55.6 Much of the literature distinguishes between two distinct systems of credit reporting: ‘negative’ and ‘positive’ credit reporting. The difference between these two sorts of credit reporting is said to lie in the kinds of personal information that can be collected as part of the credit reporting process. As the term suggests, negative credit reporting involves ‘negative’ information—that is, information that detracts from an individual’s credit worthiness, such as the fact that he or she has defaulted on a loan. On the other hand, positive credit reporting is said to involve ‘positive’ information about an individual’s credit position and includes information relating to that person’s current credit commitments. An example of information in this category is a record of an individual having made a loan repayment.
55.7 The terms ‘negative’ and ‘positive’ credit reporting are sometimes used as convenient shorthand expressions to distinguish between what is permitted under the current law (negative reporting) and what may be permitted if the current restrictions on reporting were relaxed (positive reporting). The use of the terms in this way involves a significant over-simplification because the credit reporting provisions currently permit the collection of some ‘positive’ items.
55.8 More fundamentally, the term ‘positive credit reporting’ may be misleading because information collected through a positive credit reporting scheme can, in reality, be positive (in the sense of enhancing an individual’s credit worthiness) or negative (that is, detracting from credit worthiness) depending on the particular situation. For example, ‘data that is not default data can still be negative if it concerns missed payments or even very high levels of debt’.
55.9 Therefore, a debate on whether ‘positive’ information should be included in credit reporting runs the risk of introducing a false premise—namely, that all information in this category would enhance the credit worthiness of the individual concerned. It is important that the debate be framed more clearly. As a result, the focus of this chapter is on whether it is appropriate to expand the categories of personal information involved in credit reporting and, if so, how.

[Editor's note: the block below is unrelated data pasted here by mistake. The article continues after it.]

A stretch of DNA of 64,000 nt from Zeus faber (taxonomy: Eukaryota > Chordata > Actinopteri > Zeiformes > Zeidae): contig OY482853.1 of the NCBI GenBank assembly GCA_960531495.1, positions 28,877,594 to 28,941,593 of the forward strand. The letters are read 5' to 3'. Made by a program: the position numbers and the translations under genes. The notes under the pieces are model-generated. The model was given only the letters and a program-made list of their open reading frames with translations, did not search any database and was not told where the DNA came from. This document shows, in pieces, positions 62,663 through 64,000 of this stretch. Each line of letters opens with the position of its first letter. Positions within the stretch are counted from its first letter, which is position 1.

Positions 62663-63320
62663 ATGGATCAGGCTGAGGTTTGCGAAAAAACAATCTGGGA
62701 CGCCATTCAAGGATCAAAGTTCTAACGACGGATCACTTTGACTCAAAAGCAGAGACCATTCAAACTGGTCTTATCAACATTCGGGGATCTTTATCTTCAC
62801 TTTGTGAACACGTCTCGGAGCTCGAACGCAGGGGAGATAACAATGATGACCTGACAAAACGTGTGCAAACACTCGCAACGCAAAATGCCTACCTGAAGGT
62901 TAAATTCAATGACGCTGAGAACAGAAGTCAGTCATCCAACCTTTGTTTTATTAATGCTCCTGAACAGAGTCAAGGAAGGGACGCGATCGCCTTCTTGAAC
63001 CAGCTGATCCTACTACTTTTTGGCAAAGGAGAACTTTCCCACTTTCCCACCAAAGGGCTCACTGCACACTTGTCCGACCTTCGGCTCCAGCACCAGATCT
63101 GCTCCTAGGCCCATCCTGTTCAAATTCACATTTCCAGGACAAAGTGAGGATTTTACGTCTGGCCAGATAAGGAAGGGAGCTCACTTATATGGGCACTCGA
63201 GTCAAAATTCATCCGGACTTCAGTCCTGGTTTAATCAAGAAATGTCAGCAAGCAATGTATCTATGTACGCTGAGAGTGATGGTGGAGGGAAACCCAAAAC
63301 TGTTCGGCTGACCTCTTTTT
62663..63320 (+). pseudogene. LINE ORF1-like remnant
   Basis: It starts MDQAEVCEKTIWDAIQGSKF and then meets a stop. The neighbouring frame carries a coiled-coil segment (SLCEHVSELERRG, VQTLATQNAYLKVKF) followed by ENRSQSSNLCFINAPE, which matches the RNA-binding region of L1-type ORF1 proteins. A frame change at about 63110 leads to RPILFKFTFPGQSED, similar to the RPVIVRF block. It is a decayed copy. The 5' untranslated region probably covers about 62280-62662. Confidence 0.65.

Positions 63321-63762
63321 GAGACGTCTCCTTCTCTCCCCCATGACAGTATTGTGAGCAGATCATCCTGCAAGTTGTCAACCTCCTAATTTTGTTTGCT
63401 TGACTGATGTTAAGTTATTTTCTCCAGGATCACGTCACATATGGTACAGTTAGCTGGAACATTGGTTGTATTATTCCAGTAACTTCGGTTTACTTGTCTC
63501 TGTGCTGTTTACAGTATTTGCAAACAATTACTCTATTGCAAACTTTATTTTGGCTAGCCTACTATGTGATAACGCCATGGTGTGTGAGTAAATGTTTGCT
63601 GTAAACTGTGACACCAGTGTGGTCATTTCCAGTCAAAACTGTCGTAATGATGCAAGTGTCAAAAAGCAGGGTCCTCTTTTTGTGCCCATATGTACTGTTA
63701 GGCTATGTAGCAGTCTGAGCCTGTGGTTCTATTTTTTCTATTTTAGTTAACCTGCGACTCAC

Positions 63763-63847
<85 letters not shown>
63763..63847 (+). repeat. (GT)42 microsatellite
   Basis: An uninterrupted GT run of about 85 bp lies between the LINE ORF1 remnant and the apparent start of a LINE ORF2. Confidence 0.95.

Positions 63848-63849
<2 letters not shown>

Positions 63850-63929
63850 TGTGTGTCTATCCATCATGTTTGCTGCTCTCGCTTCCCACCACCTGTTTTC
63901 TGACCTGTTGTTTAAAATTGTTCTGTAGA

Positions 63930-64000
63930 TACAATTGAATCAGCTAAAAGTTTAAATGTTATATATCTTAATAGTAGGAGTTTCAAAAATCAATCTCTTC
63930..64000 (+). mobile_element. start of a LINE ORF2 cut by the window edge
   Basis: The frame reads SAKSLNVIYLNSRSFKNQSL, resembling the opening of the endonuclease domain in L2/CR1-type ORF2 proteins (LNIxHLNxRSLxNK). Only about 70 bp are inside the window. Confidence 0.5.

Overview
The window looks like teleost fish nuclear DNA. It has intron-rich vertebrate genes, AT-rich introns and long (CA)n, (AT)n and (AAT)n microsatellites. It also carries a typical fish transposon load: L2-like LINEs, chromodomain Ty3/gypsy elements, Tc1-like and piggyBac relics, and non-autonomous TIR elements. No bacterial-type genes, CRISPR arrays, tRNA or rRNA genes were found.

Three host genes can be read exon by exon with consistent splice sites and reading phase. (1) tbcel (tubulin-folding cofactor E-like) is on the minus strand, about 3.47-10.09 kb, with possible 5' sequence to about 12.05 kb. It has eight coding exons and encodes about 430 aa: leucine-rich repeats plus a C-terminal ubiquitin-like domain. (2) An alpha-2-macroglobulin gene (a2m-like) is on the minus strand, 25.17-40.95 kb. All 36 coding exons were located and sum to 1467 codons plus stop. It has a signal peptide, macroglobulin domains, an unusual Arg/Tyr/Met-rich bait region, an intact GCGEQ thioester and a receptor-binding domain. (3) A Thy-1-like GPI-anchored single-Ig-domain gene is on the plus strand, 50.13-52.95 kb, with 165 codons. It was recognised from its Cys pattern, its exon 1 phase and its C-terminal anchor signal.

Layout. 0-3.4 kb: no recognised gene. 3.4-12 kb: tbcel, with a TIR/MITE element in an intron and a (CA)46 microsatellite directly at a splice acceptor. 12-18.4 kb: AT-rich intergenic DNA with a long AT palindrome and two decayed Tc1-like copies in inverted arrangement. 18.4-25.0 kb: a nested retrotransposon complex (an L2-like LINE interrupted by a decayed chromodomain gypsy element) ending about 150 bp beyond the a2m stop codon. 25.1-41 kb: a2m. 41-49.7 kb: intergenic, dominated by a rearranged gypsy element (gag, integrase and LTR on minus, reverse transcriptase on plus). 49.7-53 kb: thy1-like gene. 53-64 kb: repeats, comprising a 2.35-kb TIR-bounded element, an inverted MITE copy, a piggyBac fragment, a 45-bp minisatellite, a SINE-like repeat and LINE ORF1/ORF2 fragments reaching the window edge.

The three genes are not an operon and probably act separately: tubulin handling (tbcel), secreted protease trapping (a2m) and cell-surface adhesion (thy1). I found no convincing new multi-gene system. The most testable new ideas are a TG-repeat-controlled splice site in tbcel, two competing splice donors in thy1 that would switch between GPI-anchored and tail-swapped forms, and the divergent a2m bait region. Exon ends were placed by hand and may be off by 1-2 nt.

55.10 Partly as a response to this semantic problem, some terms have been developed as alternatives to the term ‘positive’ credit reporting. The alternative term with the widest currency is ‘comprehensive’ credit reporting. This term is preferable because it conveys more clearly that the information covered will not necessarily assist, nor hamper, an individual’s application for credit. ‘Comprehensive’ in this context does not necessarily mean ‘all’ conceivable personal information of a financial nature that relates to an individual’s credit worthiness. It is more appropriate, therefore, to talk about a more comprehensive system of credit reporting because this more accurately conveys the idea that what is being proposed is an expansion of the types of information a credit reporting agency can collect.
55.11 While the use of the term ‘positive’ credit reporting has become prevalent in describing proposals to expand credit reporting in Australia, the ALRC considers that ‘comprehensive’ or ‘more comprehensive’ credit reporting represent clearer and more accurate short-hand expressions. Therefore, when the terms ‘comprehensive’ or ‘more comprehensive’ credit reporting are used in this chapter, they simply refer to a system of credit reporting that permits more types of personal information to be collected and used in credit reporting than is currently allowed under the Privacy Act.
 See, eg, Consumer Affairs Victoria, The Report of the Consumer Credit Review (2006); Parliament of Australia—Senate Legal and Constitutional References Committee, The Real Big Brother: Inquiry into the Privacy Act 1988 (2005).
 That is, a record of a credit provider being a current credit provider in relation to the individual: Privacy Act 1988 (Cth) s 18E(1)(b)(v); a record of an enquiry made by a credit provider in connection with an application for credit, together with the amount of credit sought: s 18E(1)(b)(i).
 Experian Asia Pacific, Submission PR 228, 9 March 2007.
 See, eg, Centre for International Economics and Edgar Dunn and Company, Options for Implementation of Comprehensive Credit Reporting in Australia [Prepared for MasterCard Worldwide] (2006). Another synonym is ‘full-file reporting’: see, eg, Consumers’ Federation of Australia, Full-File Credit Report: Is it Really the Answer to Credit Overcommitment? (2005) <www.consumersfederation.com/documents/
PositionPaperFeb05.doc> at 1 August 2007, 1.